Being a devout Catholic who’s into fashion has always put me in an unspecified category among other Catholics. The typical response I get is one of genuine surprise. To be fair, a Catholic who’s actively pursuing a career in fashion isn’t terribly common.
And I’ll admit that for years, I didn’t even really know how my faith and lifelong interest in fashion coincided. Fashion was my superficial, materialistic, worldly passion contradicting my traditional Catholic beliefs that encourage detachment from material goods. So, instead of applying to fashion schools like I had always dreamed of, I applied to Catholic colleges.
I found myself at Ave Maria University in 2011 with zero clues about what I would major in. And while I would never take back that experience, the liberal arts education didn’t quite suit my desired career trajectory. It wasn’t until my senior year that everything changed.
I signed up for a class called Theology of The Body (TOB) with Dr. Michael Waldstein, a celebrated Catholic scholar and theologian who translated some of the work of St. John Paul II. It was in TOB that my perspective on the human person completely changed, impacting the way I view fashion.
St. John Paul II explains that body and soul are inseparable. Today’s American culture is greatly influenced by puritanical Christian culture, making it easy to slip into the belief that the materialism of the human body makes it bad — while the soul is good, and who we truly are.
Without realizing it, I believed this as well. But St. John Paul II wrote, “The structure of [man’s] body is such that it permits him to be the author of genuinely human activity. In this activity, the body expresses the person.”
This explanation for the inseparable relationship between the body and soul quite frankly blew my mind. For years, I had viewed the body as somewhat of a burden and distraction from holiness — but I learned that it’s through the body that we recognize how we are created in God’s image.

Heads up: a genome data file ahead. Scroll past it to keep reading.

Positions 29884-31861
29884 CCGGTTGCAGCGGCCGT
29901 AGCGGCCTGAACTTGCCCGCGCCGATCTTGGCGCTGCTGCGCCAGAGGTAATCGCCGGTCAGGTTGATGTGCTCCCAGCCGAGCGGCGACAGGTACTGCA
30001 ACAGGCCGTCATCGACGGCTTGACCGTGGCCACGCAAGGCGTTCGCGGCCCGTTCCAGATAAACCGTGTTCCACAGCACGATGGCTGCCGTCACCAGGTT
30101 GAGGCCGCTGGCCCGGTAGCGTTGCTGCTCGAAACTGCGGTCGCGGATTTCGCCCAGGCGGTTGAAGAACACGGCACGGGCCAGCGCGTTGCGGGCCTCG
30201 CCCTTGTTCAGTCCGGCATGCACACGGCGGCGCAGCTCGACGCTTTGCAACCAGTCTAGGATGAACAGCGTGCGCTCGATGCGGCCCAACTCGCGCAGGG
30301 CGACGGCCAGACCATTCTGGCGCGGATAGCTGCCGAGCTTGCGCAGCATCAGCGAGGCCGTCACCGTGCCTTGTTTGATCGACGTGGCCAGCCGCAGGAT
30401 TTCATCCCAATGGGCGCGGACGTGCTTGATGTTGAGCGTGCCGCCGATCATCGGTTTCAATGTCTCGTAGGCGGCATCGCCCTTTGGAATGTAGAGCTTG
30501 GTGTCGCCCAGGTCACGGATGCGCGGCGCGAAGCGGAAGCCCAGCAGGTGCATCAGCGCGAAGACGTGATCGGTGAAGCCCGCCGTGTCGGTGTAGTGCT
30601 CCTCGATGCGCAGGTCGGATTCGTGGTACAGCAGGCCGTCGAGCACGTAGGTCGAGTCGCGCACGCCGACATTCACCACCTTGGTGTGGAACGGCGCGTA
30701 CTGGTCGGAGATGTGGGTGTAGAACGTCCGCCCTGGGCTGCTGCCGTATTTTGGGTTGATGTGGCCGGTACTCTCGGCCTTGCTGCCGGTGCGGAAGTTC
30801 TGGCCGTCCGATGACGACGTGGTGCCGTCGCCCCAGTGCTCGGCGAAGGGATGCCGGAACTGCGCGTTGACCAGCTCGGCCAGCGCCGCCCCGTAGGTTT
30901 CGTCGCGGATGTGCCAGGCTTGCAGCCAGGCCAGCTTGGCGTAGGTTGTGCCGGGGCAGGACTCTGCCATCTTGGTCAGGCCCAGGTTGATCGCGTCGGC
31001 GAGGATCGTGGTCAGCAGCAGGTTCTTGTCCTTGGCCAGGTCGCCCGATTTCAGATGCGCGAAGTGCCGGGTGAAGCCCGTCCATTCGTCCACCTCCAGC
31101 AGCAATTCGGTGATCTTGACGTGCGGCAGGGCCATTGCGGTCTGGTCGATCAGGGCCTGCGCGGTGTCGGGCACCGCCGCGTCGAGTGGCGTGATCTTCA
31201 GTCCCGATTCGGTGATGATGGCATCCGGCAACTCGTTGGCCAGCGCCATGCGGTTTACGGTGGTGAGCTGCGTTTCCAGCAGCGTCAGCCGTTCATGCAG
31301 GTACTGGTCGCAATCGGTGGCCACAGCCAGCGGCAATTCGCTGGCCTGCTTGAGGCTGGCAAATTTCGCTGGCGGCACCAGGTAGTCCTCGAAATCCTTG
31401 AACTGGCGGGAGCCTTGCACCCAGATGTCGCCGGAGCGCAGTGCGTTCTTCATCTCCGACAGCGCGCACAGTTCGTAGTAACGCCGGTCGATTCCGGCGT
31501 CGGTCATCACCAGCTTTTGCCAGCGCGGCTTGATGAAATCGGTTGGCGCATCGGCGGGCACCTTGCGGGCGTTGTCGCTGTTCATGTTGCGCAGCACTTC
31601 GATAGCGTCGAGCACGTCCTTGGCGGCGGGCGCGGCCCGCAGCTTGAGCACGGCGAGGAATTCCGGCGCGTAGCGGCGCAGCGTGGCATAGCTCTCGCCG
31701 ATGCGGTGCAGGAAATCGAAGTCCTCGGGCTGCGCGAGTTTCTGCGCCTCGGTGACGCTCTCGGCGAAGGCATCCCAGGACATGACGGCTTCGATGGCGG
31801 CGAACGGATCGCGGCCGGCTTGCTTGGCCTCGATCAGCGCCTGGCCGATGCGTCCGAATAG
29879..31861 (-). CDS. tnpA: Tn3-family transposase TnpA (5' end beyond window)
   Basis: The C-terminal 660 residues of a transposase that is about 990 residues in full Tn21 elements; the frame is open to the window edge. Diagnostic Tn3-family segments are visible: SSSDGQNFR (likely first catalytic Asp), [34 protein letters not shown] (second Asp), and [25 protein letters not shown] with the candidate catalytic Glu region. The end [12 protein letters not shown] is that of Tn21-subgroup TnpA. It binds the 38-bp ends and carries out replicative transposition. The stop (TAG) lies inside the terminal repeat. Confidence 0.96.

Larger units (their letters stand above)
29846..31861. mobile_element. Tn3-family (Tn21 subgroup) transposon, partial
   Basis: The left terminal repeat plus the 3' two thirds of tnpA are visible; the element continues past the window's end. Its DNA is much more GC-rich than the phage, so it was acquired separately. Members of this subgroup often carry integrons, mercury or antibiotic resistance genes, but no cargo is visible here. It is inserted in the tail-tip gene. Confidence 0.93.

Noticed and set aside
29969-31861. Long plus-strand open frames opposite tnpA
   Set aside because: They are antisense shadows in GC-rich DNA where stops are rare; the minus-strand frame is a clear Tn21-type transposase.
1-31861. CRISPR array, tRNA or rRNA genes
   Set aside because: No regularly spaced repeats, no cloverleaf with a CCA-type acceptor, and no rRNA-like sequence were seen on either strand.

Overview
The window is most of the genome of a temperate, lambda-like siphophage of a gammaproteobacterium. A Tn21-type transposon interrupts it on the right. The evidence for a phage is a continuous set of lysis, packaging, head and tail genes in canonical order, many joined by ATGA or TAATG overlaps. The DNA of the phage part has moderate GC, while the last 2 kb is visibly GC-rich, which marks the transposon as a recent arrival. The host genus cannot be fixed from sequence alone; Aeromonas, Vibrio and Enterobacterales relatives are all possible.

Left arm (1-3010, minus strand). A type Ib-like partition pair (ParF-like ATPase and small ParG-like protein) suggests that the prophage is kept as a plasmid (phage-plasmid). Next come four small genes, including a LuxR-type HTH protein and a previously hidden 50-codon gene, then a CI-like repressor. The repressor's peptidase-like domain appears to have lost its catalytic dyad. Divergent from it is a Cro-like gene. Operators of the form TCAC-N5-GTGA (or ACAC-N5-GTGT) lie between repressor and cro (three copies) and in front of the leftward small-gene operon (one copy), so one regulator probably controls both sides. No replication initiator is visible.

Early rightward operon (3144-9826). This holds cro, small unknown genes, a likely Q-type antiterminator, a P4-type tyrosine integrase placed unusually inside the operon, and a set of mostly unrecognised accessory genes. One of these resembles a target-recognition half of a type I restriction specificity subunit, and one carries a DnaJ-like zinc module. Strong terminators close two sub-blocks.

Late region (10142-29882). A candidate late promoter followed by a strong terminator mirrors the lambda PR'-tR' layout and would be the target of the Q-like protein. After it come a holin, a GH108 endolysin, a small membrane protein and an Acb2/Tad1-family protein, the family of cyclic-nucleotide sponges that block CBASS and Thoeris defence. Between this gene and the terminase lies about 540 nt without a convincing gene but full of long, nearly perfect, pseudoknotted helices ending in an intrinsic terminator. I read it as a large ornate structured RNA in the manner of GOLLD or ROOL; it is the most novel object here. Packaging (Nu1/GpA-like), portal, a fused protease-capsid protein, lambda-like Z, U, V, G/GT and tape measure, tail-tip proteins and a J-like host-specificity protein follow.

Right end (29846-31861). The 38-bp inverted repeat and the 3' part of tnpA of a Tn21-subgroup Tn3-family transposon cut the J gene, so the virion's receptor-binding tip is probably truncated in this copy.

I’ll never forget when Dr. Waldstein said, “The body manifests the soul.” I honestly felt my life change in that moment.
So, how exactly did this impact how I viewed fashion? My thought process was this: “If the body manifests the soul, why can’t the things we wear aid in this expression of the human person?”
And the more I reflected on it, the more it made sense. Who can deny the intimate link between the internal and external? On a very basic level, we see that personalities, characters, and moods are visible through facial expressions and body language. Furthermore, the things we wear also reflect things about us. Ever have a bad day and worn black to reflect your mood? Perhaps you had a great day and felt emboldened to wear a super-pulled-together ensemble? Or maybe you just know what it’s like to put together an outfit that feels so you.
There’s an undeniable link between the material and immaterial when it comes to what we wear. It’s a means of communication, self-actualization, and expression. The things we wear can reveal the internal while dignifying the external, celebrating the human person overall.
Also covered in Theology of the Body is the natural desire to be understood and known, which ultimately reveals our desire for community. St. John Paul II said that we hold the image of God not only in our humanity but also in the relationships we form. Friendship and love — expressed through our bodies — reveal the communion that is the very nature of God. In fact, this communion is our destiny, our ultimate calling. And while it might sound sort of crazy (and perhaps a bit of stretch to some), the things we wear can become one of the ways in which we express our unrepeatable, completely unique identities as people made in God’s image.
We have been made so distinctively, why not dress in such a way? If the internal is manifested through the external — what an incredible opportunity to reveal and share the beauty of our souls while upholding the dignity of our bodies. We have the power to choose what we wear and how it reflects our personhood. Our souls are unseen, but they are manifested in our bodies — and how we clothe them.
So every time I write an article on the power and significance of personal style, consult with women on their wardrobes, or simply put together my own outfits for Instagram — I do everything with the belief that I have a greater message to share on this particular expression of the human person. Every time a woman reaches out to tell me that I’ve helped her share the beauty of her soul with the world through sartorial expression, I think back to the moment I realized my faith and interest in fashion actually do go hand-in-hand.
Originally published on Grotto Network.